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Wisconsin election still on, voting extended amid COVID-19 pandemic; officials see shortage of poll workers

Eric Chaloux
Updated: April 02, 2020 06:12 PM
Created: April 02, 2020 03:20 PM

The Wisconsin Elections Commission said nearly 60% of municipalities report a shortage of poll workers, estimated at nearly 7,000 ahead of Tuesday’s spring election and presidential primary. However, a federal judge on Thursday decided to extend election voting in the state.

To help with the shortage of poll workers, Wisconsin Gov. Tony Evers will have National Guard members work at polling sites.

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"This is definitely a new request for us,” said Captain Joe Trovato, of the Wisconsin National Guard. “I don't think we've ever done anything like it.”

The Guard in Madison said it’s unclear at this point just how many members will be sent to the polls.

Under state law, that guard member must reside in the county in which they'll be assigned.

"We're honored to be a small part of the state's overall response to COVID-19,” Trovato said. “If we can help in this way or be of service, we stand ready to do it."

The city of Hudson, in St. Croix County, is seeing a shortage of poll workers, too.

"As time goes on, they are not feeling comfortable, they are backing out,” said Becky Eggen, city clerk for the city of Hudson. “We have resorted to some library staff since the library closed ... we've resorted to a lot of staff members to help us out."

Wisconsin election officials said by mid-day Thursday they had 1 million absentee ballot requests from voters, which is a record for the state.

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"Between absentee voting, staffing polls, making sure there are safety measures in place ... it's crazy," Eggen said.

The Wisconsin Elections Commission is making sure polls have safety measures in place for staff.

That includes providing 25,000 facemasks for poll workers, 7,000 bottles of sanitizer and a brand new pen for every voter so there is no sharing.

"We've been doing a lot of work in the last weeks to get ready," said Reid Magney with the Wisconsin Elections Commission. “It’s certainly been a challenge, we’re really doing our best.”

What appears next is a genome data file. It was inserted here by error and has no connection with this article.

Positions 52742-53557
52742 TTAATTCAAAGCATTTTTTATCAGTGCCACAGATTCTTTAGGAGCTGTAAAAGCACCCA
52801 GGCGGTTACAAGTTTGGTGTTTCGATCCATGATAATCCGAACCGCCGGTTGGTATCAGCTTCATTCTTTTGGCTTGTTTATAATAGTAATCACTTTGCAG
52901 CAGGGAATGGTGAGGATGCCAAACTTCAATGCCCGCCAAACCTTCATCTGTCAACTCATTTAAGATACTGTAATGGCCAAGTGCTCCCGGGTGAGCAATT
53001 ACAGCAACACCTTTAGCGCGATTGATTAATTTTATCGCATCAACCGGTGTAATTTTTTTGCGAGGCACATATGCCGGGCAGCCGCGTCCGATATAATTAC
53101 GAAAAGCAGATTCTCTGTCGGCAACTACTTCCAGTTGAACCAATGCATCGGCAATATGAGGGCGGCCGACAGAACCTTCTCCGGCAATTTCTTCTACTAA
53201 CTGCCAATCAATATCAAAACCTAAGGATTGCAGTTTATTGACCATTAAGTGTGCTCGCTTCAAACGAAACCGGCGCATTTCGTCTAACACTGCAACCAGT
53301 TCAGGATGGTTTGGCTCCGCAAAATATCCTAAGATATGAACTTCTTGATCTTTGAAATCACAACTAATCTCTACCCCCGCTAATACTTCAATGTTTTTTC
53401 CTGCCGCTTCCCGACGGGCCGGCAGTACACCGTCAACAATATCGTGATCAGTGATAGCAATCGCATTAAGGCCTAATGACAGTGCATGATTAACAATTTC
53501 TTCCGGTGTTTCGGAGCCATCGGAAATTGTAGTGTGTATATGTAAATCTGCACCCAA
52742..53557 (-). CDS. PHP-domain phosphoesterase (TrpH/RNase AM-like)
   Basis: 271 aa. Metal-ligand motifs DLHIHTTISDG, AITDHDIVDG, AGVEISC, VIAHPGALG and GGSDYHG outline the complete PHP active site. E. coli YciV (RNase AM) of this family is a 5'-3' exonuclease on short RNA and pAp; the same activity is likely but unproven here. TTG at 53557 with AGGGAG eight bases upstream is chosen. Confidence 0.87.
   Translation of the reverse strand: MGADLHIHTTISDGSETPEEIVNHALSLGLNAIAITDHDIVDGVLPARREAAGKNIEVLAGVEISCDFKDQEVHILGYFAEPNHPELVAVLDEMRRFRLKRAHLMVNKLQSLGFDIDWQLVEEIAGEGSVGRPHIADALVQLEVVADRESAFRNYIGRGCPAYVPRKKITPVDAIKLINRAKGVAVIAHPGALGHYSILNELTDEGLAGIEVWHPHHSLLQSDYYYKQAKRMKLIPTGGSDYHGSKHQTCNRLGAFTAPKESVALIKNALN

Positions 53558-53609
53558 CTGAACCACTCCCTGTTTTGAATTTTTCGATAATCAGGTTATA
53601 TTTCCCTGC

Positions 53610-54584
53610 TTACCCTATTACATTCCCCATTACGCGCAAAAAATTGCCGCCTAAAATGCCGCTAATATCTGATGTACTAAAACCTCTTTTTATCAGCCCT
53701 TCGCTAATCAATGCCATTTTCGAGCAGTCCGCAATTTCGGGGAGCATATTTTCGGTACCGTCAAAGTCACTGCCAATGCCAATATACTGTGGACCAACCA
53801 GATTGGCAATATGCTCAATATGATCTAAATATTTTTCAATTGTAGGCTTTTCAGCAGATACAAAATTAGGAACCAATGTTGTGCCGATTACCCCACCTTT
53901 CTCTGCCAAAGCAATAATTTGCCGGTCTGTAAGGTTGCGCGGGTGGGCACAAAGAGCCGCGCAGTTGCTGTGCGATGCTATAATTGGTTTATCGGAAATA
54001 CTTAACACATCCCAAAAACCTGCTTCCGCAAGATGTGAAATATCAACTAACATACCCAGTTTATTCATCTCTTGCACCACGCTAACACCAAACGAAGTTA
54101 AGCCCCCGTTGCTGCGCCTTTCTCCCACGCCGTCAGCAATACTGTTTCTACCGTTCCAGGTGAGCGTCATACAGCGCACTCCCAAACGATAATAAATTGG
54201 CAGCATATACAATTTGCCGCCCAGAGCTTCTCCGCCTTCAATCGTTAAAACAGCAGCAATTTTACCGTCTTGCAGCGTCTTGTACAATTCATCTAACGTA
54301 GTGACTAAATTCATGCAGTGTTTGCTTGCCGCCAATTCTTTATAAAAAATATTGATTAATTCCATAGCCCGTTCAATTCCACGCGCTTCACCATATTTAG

Thursday afternoon, U.S. District Judge William Conley declined to postpone Wisconsin's presidential primary but ordered that residents be given an extra six days beyond the election for absentee voting.

The deadline for voters to get absentee ballots to local clerks had been 8 p.m. on Tuesday, but Conley's order shifted that to 4 p.m. on April 13. Conley also extended the deadline for voters to request ballots by a day to 5 p.m. this Friday.

In response to the Judge's order, Wisconsin Gov. Tony Evers made the following statement:

"In the absence of the Legislature doing its part to ensure a fair and safe election, I appreciate that the court chose to implement some of the common-sense solutions that I've been advocating for. It's great news that Wisconsinites will have more time to request and submit a ballot and that clerks will have more time to count ballots. I continue to encourage every Wisconsinite to request their absentee ballot and vote safely from home."

Conley also lifted a witness requirement for absentee ballot applications, writing that voters can provide a written affirmation that they could not safely obtain a witness signature due to coronavirus fears.

Several states have postponed elections or shifted to all mail, but the Democratic Evers and Republican leaders have been committed to Wisconsin's date, arguing there's no guarantee conditions will improve in a couple of months and postponing the election risks leaving many local offices unfilled for an extended period. However, Evers recently asked the Republican-controlled Legislature to mail absentee ballots to all registered voters, a request the GOP rejected, and on Wednesday said for the first time that if he could move the election he would.

You can find more information on the election from the Wisconsin Elections Commission here.

The Associated Press contributed to this story.


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